August 2021

Stephen Evans, chief executive of Learning and Work Institute, said:
The labour market continues to bounce back strongly with payroll employment now recovering almost four fifths of its fall during the pandemic and online vacancies above one million for the first time. Employment rose most strongly for groups like young people who had seen the largest falls. This suggests a labour market heading in the right direction and increasingly tight for employers looking to recruit. Yet employment is still down with 201,000 fewer people in payroll employment than in February 2020 and long-term unemployment is up 40%, while older workers are now most likely to be furloughed. To ensure the jobs recovery doesn’t run out of steam, we need to do more to link those out of work with available vacancies, particularly given significant numbers of people remain furloughed ahead of the scheme’s closure in September.
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 1. The labour market continues to recover with payroll employment now recovering 79% of its fall during the pandemic

Employment rose by 95,000 in April to June 2021 compared to the previous quarter but is 797,000 lower than before the . The timelier measure of PAYE employees increased by 182,000 in July 2021 compared to the previous month, but is still 201,000 lower than before the pandemic. There is a large difference between the estimated changes in the two measures of employment, in part explained by the Labour Force Survey estimating a significant fall in self-employment which is not included in the HMRC payroll data.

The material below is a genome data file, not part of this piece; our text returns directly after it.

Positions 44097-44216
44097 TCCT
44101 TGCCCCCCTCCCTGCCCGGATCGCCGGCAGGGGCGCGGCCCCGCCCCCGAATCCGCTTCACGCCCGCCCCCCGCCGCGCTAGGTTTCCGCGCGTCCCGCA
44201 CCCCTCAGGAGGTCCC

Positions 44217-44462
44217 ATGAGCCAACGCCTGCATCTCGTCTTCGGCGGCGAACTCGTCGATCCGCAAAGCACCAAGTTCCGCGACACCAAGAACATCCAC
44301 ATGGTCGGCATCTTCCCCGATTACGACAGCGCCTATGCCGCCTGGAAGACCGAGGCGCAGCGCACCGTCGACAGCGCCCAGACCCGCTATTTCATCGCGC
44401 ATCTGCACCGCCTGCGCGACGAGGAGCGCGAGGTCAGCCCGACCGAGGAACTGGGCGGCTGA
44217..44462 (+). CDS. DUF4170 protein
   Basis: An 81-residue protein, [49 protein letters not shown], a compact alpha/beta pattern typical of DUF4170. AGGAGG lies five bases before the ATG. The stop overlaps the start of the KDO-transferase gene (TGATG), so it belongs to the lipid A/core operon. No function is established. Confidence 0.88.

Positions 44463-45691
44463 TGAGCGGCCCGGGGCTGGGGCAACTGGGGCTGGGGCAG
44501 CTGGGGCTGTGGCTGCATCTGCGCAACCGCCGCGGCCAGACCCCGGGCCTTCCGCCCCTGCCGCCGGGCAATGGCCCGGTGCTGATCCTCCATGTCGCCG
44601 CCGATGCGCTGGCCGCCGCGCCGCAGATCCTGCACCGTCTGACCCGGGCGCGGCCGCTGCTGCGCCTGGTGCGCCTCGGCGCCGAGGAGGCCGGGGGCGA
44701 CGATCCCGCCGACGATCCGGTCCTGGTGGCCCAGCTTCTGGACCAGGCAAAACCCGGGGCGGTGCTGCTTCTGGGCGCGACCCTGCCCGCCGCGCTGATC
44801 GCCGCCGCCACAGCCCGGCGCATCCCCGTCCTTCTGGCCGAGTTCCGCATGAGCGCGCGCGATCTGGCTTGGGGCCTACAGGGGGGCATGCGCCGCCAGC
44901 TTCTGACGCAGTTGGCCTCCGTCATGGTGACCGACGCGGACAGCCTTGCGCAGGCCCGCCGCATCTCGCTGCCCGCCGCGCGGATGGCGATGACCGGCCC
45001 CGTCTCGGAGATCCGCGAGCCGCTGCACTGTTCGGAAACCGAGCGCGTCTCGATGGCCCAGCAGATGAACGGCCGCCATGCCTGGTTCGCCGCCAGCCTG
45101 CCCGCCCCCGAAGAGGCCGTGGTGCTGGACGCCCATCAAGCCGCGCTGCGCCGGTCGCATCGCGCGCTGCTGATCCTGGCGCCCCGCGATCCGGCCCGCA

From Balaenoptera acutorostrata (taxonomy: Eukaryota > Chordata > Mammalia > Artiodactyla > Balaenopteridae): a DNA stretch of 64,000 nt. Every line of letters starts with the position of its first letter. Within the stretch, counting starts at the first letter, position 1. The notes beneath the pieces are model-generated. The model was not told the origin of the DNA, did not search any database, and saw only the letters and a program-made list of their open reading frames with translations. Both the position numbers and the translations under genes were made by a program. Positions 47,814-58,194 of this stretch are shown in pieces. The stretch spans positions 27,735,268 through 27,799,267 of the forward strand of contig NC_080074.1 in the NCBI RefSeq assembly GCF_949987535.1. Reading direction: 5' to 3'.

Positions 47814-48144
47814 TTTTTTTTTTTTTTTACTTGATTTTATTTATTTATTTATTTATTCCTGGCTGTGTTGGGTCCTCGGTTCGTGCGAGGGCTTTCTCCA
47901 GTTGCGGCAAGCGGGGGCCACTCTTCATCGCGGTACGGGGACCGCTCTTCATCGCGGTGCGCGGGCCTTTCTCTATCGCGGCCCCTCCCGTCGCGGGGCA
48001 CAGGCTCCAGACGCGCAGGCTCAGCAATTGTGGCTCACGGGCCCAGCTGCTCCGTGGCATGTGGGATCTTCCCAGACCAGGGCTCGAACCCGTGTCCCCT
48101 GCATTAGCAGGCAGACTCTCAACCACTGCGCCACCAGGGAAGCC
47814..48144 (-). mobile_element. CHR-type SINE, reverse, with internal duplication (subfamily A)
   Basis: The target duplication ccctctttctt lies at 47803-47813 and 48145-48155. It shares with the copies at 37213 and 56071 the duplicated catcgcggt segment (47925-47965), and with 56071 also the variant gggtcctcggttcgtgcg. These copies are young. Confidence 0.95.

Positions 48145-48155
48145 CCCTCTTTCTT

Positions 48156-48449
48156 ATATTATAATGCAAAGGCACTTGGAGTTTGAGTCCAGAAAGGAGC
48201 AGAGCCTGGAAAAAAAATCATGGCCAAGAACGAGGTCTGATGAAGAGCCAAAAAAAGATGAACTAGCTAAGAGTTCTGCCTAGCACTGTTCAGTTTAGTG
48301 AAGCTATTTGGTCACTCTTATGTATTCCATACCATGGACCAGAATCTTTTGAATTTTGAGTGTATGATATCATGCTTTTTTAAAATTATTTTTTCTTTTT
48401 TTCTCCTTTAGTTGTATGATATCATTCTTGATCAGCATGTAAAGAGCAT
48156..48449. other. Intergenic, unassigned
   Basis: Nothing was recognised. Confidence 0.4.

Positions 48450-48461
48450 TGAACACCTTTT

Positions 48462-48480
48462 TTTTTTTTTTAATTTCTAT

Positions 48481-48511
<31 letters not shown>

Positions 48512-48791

Unemployment is up by 236,000 from before the pandemic, but fell by 53,000 in April to June 2021 from the previous quarter. The number of people claiming unemployment-related benefits fell by 7,800 in July 2021 compared to the previous month, to stand at 2.29 million. Increased employment support from Jobcentre Plus could help to bring claimant unemployment more in line with the survey measure of unemployment in the months ahead.



After a sharp initial impact in spring 2020, there have been smaller changes in employment and unemployment overall than would be expected given the fall in economic output. We estimate unemployment would have been around 2.5 million higher had it followed the path of economic output. Instead, the furlough scheme helped to protect jobs.

2. Online vacancies remain above pre-pandemic levels and hours worked is close to pre-crisis levels too

The number of online vacancies as measured by Adzuna fell by two thirds during the spring 2020 lockdown but has risen above its pre-crisis levels as the economy has reopened, though with significant sectoral and geographical variations.



The furlough scheme meant the labour market adjusted to lockdowns more through hours worked than by changes in employment. With lockdowns now easing across the country, the total number of hours worked returned to 94% of the February 2020 level at the end of June 2021 after an earlier reduction during the November-March lockdowns. In significant part, this reflects falls in the number of people furloughed, as the economy began to reopen.



3. Despite falls, significant numbers remain furloughed ahead of the scheme’s closure in September

The number of people furloughed rose to 4.9 million in February 2021, compared to 4 million in December 2020, but had fallen to 1.86 million at the end of June 2021 (of whom 971,000 were fully furloughed).